A photograph capturing the otherworldly beauty of tea hills in northern Vietnam has landed a Vietnamese photographer the first runner-up prize at the Weather Photographer of the Year 2020 competition, organised by the Royal Meteorological Society and AccuWeather. Taken by Vu Trung Huan, the photo shows the undulating hills of Long Coc in Phu Tho Province with the sunrays piercing through the early morning mist.
“The Long Coc tea hills have mysterious and strange features when the sun is not yet up,” Huan said. “Early in the morning, holding a cup of tea, taking a breath of fresh air and watching the gentle stretches of green tea hills… there’s nothing quite like it!”
Dubbed “the Ha Long Bay of the midland” for their spellbinding scenery, the Long Coc tea hills are located around 125 km to the west of Hanoi. They are the main source of income for the local community, with the tradition of tea cultivation going back centuries in the region. The best time to visit as a tourist or photographer is at dawn when the hills, which many say look much like giant upturned bowls, are at their most spectacular.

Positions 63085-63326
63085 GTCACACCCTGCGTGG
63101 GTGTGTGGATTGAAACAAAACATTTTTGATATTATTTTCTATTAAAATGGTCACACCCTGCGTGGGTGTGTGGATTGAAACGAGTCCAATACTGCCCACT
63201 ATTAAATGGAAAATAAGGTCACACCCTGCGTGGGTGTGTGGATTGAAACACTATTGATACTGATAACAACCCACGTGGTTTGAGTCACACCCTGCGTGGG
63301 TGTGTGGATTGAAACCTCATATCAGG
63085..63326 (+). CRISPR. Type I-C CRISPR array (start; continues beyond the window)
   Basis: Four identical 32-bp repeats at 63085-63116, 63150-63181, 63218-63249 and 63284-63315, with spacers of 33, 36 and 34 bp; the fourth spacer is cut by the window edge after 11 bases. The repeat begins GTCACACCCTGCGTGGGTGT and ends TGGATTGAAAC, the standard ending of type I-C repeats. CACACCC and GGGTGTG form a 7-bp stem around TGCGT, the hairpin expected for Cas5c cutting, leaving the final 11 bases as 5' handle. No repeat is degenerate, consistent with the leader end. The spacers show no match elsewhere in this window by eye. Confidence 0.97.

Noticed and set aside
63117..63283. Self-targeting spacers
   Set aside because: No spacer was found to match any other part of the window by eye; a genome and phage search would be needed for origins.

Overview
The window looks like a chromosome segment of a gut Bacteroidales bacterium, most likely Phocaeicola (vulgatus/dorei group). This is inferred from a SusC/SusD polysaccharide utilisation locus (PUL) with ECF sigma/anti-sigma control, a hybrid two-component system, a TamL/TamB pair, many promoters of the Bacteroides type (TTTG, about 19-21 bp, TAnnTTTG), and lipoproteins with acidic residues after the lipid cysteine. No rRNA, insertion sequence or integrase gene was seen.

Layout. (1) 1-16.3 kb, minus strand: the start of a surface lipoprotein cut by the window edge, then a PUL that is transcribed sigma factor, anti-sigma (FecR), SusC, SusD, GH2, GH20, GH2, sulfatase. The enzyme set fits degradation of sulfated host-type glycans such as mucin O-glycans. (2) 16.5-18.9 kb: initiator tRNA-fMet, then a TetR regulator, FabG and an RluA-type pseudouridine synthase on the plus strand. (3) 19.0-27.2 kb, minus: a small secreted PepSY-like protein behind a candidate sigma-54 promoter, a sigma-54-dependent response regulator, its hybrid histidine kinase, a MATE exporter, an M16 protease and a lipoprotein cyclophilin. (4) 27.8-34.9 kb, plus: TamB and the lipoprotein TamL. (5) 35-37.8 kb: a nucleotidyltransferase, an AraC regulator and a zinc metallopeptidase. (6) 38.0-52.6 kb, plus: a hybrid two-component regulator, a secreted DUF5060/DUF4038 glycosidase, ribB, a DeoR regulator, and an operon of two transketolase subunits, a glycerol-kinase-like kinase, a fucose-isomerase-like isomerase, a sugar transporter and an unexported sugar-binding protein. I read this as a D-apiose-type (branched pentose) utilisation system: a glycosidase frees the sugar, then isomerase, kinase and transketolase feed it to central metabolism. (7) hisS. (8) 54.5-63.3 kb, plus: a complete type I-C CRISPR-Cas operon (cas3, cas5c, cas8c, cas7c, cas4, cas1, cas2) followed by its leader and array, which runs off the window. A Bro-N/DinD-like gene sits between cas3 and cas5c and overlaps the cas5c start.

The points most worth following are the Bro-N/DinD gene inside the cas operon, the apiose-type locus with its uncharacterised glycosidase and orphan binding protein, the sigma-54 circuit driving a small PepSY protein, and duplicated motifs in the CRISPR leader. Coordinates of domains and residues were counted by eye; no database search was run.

A long-established institution tracing its origins back to 1850, the Royal Meteorological Society promotes academic and public engagement in weather and climate science. Its annual Weather Photographer of the Year contest was created as a platform for the world’s very best weather photography, and this year’s edition of the competition attracted over 7,700 photos from around the world.
The winning photograph was taken by Rudolf Sulgan, and it depicts a blizzard on the Brooklyn Bridge in New York. Here’s the image, along with a few other outstanding weather shots – all published here by the courtesy of the RMetS and the photographers themselves: